Hoi An was great. The hotel was a great return to the easy life. There were backpackers everywhere, and a cafe/restaurant on the grounds. With the grounds walled, and an attendant at the entrance, it was possible to sit outside and read, or even daydream, without drawing a small crowd. The town was equally refreshing. There was a post office and bank just around the corner from the hotel, an 'old town' of narrow winding streets just a few blocks away, and a beautiful beach 5 k away. That evening I ate in the town center. As I was leaving the restaurant, the proprietor gave me a guest book to sign in on. I told him I was from America, and he asked me if I knew the person who signed in two pages earlier. There, dated January 4th, was "Bobby Weir, Mill Valley, California". I guess that helps explain why the Grateful Dead didn't do their traditional New Year's Eve show.

I ended up spending two full days in Hoi An -- my longest stop on the trip. I took a motorcycle out to the Cham ruins, a few hours away, and reveled in the remains of a culture more than a thousand years old. I visited the beach and caught up my journal, and I spent time at the harborside fish market, soaking up the sights and photographing the endless activity. Hoi An was a town where I could have stayed a week or two.

Da Nang was 27 k north, 37 when you included the ride back out to the main road. I'd heard that there was no real reason to stop there, and my target for the day was Lang Co, about 30 clicks beyond Da Nang. A 67-k day was no big deal, but there was the Hai Van Pass, requiring a 1600' climb. Even Michael, my "Hey, it's easy!" consultant back in San Francisco, had commented that this pass was "something." I had planned for this day. In my bag was two feet of elastic cord, tied to a piece of heavy-duty string, tied to a nail, bent back into a hook. My plan -- to hook a slow-moving vehicle and get towed up the mountain.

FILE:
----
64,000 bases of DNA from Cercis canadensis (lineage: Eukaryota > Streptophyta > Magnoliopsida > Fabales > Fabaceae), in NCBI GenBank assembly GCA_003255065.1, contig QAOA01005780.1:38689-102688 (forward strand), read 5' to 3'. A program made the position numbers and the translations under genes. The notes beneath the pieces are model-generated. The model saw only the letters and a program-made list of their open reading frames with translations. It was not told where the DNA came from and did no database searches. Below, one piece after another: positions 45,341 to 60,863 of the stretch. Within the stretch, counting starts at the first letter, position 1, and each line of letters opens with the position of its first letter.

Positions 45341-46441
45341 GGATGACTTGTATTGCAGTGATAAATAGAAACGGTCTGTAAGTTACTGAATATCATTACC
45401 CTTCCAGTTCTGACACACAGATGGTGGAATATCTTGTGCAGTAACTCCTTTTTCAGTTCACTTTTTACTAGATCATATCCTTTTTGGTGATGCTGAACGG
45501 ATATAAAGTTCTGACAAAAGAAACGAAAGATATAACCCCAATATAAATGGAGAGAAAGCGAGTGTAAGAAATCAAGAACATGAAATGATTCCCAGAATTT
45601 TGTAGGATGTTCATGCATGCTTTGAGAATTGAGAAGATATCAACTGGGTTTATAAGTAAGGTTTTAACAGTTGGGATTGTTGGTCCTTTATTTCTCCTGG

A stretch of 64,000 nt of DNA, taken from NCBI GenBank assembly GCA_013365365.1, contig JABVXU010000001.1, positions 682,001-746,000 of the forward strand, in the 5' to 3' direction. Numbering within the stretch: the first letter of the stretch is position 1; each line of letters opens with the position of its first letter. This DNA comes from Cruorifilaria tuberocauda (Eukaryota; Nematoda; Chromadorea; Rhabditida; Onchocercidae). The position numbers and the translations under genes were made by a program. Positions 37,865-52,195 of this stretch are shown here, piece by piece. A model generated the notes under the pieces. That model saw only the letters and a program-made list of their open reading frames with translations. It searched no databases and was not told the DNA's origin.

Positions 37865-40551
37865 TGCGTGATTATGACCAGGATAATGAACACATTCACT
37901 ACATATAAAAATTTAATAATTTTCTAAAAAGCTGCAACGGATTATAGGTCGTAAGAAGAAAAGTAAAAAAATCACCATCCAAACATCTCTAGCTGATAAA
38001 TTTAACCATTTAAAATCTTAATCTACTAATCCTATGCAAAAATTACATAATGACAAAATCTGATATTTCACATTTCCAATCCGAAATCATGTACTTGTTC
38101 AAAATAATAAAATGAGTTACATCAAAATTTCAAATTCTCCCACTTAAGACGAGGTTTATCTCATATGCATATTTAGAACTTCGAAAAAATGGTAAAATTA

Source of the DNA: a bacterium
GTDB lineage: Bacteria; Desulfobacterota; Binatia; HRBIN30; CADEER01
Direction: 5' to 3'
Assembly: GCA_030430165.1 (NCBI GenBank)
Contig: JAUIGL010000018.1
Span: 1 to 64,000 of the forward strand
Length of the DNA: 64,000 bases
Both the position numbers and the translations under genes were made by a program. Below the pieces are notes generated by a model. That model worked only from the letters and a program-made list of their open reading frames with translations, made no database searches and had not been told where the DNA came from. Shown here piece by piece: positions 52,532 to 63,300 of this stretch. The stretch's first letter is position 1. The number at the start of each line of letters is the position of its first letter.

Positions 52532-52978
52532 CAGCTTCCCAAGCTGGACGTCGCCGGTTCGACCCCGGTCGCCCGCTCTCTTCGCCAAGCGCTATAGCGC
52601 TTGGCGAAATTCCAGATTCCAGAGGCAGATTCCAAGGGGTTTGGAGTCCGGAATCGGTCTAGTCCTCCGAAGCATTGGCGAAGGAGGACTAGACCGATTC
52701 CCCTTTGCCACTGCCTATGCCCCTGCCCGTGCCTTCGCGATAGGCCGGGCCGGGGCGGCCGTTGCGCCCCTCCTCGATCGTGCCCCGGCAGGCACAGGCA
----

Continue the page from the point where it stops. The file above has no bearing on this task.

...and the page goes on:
I started off early, since I had a few to-do's. Before even hitting the pass, I wanted to visit Da Nang's Marble Mountain, and I needed to start thinking about extending my visa, which required a stop in one of the major cities. I was at Marble Mountain by 8:15, and after touring the five stone hillocks, I was off to the city. I'm in the center of Da Nang by 10:15, and decide to try finding the immigration office, to renew my visa. The hotel in Hoi An had given me an address, and I find the building, but the visa office doesn't want to deal with me. Apparently this location doesn't deal with individuals. The man is unwilling to offer a solution, and I decide to ask at a hotel. This approach works, and eventually I'm at a police station of some sort. The staff was willing to help. I had heard stories of paying $15 for a stamp that carried no weight whatsoever when it came time to exit the country, but there wasn't much I could do. I was polite; they were polite, and $12 later I had a small green stamp on the back of my existing visa. The official also suggested a restaurant right around the corner that was very good, and I decided that I didn't really care if the stamp was useless -- the guy had been so much nicer than that first bureaucrat I had to deal with. I ate a good lunch, then headed back out of town and rejoined Highway 1. It started to drizzle, and I rechecked my baggage, making sure the camera, extra lens, and exposed rolls of film were each double-wrapped.



 
 
The market at Hoi An.
 
The hands of a wire-worker. This man collected old barbed wire (there was plenty) and made items that he could sell.
 
The Cham ruins were a few hours away by motorbike, but well worth the visit!
 
Hoi An was a photographer's paradise.
 
 
 
 
  Next: Climbing the Hai Van Pass  
 
 
 
 
 
 
 
 
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